I have been toying around with three.js these days, and may continue doing so until I have a solid collection of posts on it. You can count on at least a few posts on Materials which I have been working with today. The Lambert material is one of many options for skinning a mesh with a texture, and in this post I will be getting into this one a little to get a better sense of what it is all about.
If you are just getting started with three.js you might be familiar with at least the Basic Material, and that you use a Material with a Geometry to make a Mesh. However you might now be interested in working with lights, and having a material that will respond to a light source, if so the Lambert Material may be of interest. The main material that i would use more often than not would be the standard material, but Lambert might prove to use a little less overhead then that material by loosing accuracy when it comes to lighting. So lets take a look at this material, and maybe some additional things surrounding it.
There are materials in three.js that do not respond to a light source, and then there are materials that do respond to lights, the Lamber Material is one of several options that do respond to a light source.
From what I have gathered this is one of the faster solutions for having a reflective material that will respond to a light source. If you are interested in knowing why, you might choose to read more about Lambertian reflectance and Gouraud shading.
I often like to develop on systems like a raspberry pi that only has so much resources to work with when it comes to memory and CPU overhead. So I tend to try to keep my models very low poly, and also make use of materials such as the Lambert material to make better use of what I have to work with on platforms such as this. However overall it might still be better to go with the standard material in some cases.
First off the Lambert material needs a light source. If you use the material without any light source shining on it, and you have a black background, you may end up staring at a black screen. So before we get into the material, lets just take a moment to touch base a lights just for a moment.
There are many lights to work with in three.js, but in this demo I will be using a spot light. This is a directional light that casts out light in the shape of a cone, it can also be used to case shadows. The spot light inherits some things from the base Light class, and the Light class inherits from Object3D which means I can move it around, and work with it just like a camera, or any other object in three.js. However the Object3D.lookAt method will not work for changing the direction of the spot light, to change that you will need to use the target property of the spot light.
I could get into spot lights more, but this post is on the Lambert Material, so that will have to wait for another day.
For a simple example I put together a scene containing a cube, and plane both of which use the Lambert material. In order to see anything though I also added a spotLight, and positioned it away from the cube, and plane.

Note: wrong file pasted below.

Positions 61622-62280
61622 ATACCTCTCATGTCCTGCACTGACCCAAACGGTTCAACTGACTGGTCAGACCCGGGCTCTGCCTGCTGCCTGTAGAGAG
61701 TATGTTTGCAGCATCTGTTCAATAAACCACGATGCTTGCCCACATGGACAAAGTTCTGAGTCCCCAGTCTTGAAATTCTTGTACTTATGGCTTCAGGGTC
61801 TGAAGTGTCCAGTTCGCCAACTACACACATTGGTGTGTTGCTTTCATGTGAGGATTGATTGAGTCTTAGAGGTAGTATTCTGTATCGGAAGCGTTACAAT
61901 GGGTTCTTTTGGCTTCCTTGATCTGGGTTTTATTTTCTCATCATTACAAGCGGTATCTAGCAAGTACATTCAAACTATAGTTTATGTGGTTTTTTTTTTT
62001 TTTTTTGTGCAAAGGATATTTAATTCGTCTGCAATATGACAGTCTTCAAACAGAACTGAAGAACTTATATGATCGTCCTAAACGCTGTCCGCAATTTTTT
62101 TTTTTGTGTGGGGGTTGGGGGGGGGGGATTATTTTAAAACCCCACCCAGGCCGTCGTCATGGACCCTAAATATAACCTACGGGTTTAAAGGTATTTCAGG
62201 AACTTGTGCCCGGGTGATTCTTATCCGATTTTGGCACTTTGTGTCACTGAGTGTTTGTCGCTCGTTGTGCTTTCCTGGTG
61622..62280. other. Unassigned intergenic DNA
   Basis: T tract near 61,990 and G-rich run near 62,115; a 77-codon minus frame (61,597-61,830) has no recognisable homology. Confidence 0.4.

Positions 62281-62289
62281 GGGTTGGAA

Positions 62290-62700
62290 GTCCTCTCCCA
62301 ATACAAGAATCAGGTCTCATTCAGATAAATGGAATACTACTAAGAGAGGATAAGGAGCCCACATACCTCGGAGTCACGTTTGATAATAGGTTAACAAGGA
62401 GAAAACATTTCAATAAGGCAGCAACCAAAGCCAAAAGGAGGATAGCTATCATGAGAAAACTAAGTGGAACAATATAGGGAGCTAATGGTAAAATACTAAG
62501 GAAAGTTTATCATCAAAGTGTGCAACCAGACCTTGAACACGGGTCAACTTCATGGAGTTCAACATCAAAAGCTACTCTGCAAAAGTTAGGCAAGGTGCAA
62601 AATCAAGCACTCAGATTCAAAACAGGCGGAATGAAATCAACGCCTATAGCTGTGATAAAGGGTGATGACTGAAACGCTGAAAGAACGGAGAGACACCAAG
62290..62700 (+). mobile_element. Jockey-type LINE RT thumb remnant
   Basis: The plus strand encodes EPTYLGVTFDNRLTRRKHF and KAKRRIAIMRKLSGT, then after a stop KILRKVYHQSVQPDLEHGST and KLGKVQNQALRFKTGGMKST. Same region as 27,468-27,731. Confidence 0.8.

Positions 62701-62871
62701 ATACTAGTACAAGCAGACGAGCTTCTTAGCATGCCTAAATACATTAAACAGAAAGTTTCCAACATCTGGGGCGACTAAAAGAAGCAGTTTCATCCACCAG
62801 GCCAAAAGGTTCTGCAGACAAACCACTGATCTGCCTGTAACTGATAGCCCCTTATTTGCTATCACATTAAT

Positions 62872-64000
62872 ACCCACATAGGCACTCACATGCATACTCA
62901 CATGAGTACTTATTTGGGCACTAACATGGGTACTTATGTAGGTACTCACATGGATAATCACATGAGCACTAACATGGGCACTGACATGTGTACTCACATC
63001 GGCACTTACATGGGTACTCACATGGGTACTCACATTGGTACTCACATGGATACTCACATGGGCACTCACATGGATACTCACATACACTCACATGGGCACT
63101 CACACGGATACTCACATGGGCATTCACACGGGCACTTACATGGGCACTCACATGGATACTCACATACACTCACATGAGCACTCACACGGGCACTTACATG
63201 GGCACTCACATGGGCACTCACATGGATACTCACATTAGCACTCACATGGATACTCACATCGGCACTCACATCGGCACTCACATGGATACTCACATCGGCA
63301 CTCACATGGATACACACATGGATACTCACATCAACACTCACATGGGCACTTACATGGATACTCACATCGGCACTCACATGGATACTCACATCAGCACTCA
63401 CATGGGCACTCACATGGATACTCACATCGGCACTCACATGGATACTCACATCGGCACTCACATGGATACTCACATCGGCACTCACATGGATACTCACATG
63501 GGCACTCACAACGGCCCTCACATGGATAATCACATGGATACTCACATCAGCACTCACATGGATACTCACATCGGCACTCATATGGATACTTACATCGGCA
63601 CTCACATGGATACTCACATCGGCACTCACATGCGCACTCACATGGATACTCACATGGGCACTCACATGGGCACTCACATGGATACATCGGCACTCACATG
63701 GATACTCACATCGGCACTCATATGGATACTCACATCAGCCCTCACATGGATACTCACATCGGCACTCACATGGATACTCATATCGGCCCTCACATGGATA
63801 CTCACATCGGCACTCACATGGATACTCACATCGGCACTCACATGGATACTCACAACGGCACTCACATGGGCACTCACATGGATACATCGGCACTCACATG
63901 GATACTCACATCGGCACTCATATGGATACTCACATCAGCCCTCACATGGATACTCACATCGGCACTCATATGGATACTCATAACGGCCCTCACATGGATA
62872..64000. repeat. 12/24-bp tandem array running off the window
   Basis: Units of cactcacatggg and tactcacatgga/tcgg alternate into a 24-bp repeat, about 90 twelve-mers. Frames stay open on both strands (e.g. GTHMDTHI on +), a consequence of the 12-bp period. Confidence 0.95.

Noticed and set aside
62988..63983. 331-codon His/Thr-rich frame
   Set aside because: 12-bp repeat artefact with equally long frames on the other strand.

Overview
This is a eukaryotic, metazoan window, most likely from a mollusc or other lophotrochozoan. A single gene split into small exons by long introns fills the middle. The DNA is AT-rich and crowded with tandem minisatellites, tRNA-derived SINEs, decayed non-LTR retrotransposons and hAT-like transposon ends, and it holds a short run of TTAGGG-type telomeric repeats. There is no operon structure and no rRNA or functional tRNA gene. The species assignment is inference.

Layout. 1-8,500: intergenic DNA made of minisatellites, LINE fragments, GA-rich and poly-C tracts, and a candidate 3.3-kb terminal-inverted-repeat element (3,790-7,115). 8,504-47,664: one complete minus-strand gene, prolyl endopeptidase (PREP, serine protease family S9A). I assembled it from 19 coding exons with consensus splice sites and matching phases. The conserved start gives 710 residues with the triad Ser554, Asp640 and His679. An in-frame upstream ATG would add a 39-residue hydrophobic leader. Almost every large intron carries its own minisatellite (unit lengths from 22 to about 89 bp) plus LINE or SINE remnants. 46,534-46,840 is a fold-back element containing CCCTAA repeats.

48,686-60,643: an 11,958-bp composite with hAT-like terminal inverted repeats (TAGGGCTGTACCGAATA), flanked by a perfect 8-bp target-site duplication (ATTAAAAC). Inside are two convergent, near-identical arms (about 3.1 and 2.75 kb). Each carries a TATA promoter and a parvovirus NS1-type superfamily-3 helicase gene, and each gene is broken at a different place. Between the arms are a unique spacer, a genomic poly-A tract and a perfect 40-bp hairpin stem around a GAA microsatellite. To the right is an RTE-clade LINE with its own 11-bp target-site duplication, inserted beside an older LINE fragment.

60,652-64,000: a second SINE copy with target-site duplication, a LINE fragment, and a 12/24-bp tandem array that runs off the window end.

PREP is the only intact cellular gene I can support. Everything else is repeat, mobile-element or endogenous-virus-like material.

This results in reflection in a manner that is expected with light reflecting from areas where the spotlight is striking the surfaces of the cube, and plane.
Unlike materials like the basic material, the Lambert Material does not just have a single color for filling the faces of an polygon. There is a color that is shown when it is effected by a light source, and then there is a color that it is by default regardless if there is any light or not.
To set the color value that is not effected by light you will want to set the emissve property of the Lambert material, and use the color property to set the color that is to be reflected when effected by a light source.
for example say we add the emissive property to the material that I gave in the plain to this:
This will make all the area of the plane that is not effected by the spot light a shade of gray, rather than the default which is black. In addition to being able to set the emissive color, the intensity can also be set from a 0 to one value, it is also possible to define a texture that will modulate with the emissive color using the emmsiveMap property. To set a texture that will function as the regular color map, you will want to use the plain old map property.
The Lambert Material is a good first choice for having a material that responds to light, but depending on the project it might not be the best. The good point of it is speed, but not so much accuracy, even the Standard material seems to do a better job in that regard.
I would not sink to much time into getting into the details about each material though. In the long run what I really want to do is figure out what i really want to do with threejs when it comes to making actual projects. As long as I do a decent job of keeping my code easy to read it should not be to hard to switch from Lambert to standard materials and back again.